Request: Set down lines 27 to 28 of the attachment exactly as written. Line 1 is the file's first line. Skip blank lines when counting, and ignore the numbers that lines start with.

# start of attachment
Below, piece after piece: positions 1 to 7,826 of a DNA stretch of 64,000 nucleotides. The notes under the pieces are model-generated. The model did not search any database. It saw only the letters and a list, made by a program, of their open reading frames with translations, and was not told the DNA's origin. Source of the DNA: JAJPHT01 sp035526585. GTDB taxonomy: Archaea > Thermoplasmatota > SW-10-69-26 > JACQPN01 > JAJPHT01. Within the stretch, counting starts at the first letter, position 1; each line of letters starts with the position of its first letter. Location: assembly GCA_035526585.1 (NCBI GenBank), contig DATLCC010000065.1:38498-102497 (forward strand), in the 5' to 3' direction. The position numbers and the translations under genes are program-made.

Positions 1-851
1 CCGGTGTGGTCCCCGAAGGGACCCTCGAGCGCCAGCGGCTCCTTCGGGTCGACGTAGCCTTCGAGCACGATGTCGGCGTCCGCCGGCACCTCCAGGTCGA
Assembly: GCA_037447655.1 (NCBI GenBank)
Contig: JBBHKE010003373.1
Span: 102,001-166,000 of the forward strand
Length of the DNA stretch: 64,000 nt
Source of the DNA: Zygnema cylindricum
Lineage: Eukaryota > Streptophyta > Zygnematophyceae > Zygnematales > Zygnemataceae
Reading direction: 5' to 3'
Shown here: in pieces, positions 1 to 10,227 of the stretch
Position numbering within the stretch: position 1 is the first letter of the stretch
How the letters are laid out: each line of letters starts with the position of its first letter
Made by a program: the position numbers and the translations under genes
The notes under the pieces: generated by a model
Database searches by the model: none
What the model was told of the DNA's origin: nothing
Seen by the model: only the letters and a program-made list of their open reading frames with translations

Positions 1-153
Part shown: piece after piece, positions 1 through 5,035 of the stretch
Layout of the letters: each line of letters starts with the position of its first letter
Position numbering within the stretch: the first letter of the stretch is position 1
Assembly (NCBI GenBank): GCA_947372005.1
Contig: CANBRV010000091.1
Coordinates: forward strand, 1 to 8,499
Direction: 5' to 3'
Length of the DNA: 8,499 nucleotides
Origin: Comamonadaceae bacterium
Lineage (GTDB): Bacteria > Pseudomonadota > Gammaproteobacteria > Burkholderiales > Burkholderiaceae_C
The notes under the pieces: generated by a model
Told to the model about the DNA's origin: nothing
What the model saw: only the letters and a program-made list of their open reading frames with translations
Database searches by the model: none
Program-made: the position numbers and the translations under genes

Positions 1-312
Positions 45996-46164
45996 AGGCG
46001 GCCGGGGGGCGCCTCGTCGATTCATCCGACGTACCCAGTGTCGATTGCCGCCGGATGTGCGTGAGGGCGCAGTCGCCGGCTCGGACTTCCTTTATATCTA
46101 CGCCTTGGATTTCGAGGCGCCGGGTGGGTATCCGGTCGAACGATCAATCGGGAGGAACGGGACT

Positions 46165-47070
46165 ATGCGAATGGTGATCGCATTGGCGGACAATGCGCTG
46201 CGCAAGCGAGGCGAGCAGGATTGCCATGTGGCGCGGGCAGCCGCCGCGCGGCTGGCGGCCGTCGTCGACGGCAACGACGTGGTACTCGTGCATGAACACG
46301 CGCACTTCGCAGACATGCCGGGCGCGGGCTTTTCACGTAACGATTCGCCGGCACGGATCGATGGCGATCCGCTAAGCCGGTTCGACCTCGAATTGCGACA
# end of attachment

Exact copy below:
Length of the DNA: 8,499 nucleotides
Origin: Comamonadaceae bacterium